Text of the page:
There is a real question as to the ultimate scope this opinion will have. The Ninth Circuit does not control other circuits, so they might find it easy to ignore or distinguish a challenging opinion. The easiest way to do so would be to characterize variations in state law as a “manageability” problem under Rule 23(b)(3)’s superiority prong, thus making it less relevant to settlement certification. Moreover, while Judge Ikuta is a thoughtful judge (she wrote the dissent in Dukes v. Wal-Mart Stores, Inc. that heavily influenced the Supreme Court’s ultimate opinion), she’s politically an outlier on the Ninth Circuit, so the likelihood of an en banc opinion overruling this case is higher than normal.
In the meantime, most class action defendants are looking closely at the implications of these holdings. It’s hard at this moment to say with confidence what those effects will be, particularly when there’s a distinct possibility of en banc review or district-court backlash. But a few thoughts spring to mind.
Settling just got harder in the Ninth Circuit. Regardless of whether nationwide settlements are possible in the Ninth Circuit, the Hyundai opinion has added an expensive, time-consuming step to settlement briefing. At least, it has until briefing state law variations becomes more standardized in settlement briefing.
This is helpful for non-settlement certification fights. At times, judge—including many in the Ninth Circuit—have elided significant variations in state laws when they are inclined to certify a class. This opinion makes it difficult to do so. Moreover, the certainty with which the Ninth Circuit affirms that variations in consumer-fraud laws preclude certification suggests an opening for Pilgrim-style motions to strike class allegations. (It doesn’t hurt that the opinion specifically relies on Pilgrim.)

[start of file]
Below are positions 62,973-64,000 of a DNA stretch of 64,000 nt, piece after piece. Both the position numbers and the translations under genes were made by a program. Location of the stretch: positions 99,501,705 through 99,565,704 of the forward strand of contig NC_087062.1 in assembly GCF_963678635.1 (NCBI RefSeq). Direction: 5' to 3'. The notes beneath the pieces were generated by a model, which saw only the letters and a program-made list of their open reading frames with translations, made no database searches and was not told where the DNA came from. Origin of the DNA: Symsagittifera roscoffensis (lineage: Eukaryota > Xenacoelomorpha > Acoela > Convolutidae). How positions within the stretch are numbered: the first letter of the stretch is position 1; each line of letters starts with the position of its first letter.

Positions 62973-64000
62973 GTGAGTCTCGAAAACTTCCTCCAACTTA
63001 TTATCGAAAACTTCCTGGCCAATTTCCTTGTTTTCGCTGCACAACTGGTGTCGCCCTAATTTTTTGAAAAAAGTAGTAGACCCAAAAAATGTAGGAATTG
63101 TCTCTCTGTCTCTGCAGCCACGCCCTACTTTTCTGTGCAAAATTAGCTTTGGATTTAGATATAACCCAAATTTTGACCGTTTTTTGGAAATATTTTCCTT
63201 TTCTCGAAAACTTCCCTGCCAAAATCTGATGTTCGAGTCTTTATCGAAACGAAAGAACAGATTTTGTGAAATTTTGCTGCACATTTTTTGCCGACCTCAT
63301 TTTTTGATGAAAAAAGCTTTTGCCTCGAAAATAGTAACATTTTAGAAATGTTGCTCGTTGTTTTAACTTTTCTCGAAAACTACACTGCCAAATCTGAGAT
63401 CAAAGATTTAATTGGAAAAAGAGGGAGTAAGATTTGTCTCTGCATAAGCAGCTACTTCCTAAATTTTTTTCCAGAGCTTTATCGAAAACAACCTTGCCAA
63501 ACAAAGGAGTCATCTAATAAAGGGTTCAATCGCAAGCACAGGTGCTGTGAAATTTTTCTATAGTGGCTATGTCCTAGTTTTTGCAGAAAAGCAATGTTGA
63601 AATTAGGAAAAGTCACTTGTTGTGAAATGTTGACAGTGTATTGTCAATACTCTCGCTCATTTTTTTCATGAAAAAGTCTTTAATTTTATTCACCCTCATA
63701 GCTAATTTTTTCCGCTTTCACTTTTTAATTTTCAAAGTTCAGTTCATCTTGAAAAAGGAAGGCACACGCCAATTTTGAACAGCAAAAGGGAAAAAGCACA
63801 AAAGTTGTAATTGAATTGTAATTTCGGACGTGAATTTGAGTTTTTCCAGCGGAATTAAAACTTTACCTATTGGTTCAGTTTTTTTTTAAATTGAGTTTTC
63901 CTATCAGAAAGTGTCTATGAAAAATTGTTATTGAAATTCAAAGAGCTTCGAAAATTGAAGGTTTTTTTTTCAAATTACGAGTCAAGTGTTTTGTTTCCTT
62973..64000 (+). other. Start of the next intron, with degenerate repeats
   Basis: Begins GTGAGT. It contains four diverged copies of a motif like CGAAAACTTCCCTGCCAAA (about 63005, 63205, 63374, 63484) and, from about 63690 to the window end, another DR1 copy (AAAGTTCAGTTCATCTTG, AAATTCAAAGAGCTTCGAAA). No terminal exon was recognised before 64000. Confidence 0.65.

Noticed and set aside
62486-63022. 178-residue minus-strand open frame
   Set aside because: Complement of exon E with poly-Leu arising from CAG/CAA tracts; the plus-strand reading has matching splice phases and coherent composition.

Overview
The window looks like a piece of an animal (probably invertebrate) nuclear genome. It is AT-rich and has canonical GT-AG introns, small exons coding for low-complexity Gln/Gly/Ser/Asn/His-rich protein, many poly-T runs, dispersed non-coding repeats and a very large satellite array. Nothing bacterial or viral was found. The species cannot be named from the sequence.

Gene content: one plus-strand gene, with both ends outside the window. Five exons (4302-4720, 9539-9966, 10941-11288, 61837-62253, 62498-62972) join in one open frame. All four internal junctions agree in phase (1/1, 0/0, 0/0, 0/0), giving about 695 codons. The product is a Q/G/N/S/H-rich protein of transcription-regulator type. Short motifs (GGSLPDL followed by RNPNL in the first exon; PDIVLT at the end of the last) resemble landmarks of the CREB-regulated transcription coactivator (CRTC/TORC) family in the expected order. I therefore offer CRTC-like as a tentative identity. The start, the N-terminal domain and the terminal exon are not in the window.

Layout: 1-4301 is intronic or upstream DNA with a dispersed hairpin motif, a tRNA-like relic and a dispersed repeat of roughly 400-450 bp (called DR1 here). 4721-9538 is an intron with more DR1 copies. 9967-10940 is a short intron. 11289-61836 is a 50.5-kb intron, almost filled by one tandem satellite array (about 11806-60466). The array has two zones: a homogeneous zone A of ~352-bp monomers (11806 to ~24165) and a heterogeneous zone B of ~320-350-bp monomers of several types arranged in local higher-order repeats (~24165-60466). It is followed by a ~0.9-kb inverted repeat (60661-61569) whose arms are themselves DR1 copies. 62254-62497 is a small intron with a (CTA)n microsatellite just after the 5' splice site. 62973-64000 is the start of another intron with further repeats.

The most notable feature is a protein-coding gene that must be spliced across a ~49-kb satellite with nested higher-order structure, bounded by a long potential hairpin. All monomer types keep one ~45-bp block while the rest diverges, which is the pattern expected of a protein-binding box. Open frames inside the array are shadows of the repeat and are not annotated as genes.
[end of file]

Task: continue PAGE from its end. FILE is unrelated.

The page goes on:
Confusion for some defendant strategies. Most defendants tend to enter class actions planning to fight certification hard, or to settle early in the case. Hyundai makes that choice a little starker, since creating a record that predominance is a problem is no longer something that can be handwaved at settlement. Of course, one has to ask: if you’re building an excellent record of problematic variations in state law, why are you considering settlement?
Substantive theories may shift in the Ninth Circuit. Plaintiffs bring causes of action in class actions that they believe they can certify. Any plaintiff choosing to bring a nationwide class action in the Ninth Circuit will probably avoid consumer-protection laws now.
Another setback for multi-state class actions. In his dissent, Judge Nguyen worries that the Hyundai opinion “deals a major blow to multi-state class actions.” “Major” may overstate the effect, but if the opinion holds, then the difficulties of settling, combined with the possibility that many out-of-state plaintiffs will be dismissed early under Bristol-Myers Squibb, may result in far fewer multi-state class actions in the Ninth Circuit. Coupled with that potential decline, we may see a rise in single-state filings that are then consolidated through the MDL process.
In general, it is too early to bemoan the death of the multi-state class action. But any class action lawyer worth their salt should be watching the aftermath of this opinion very closely.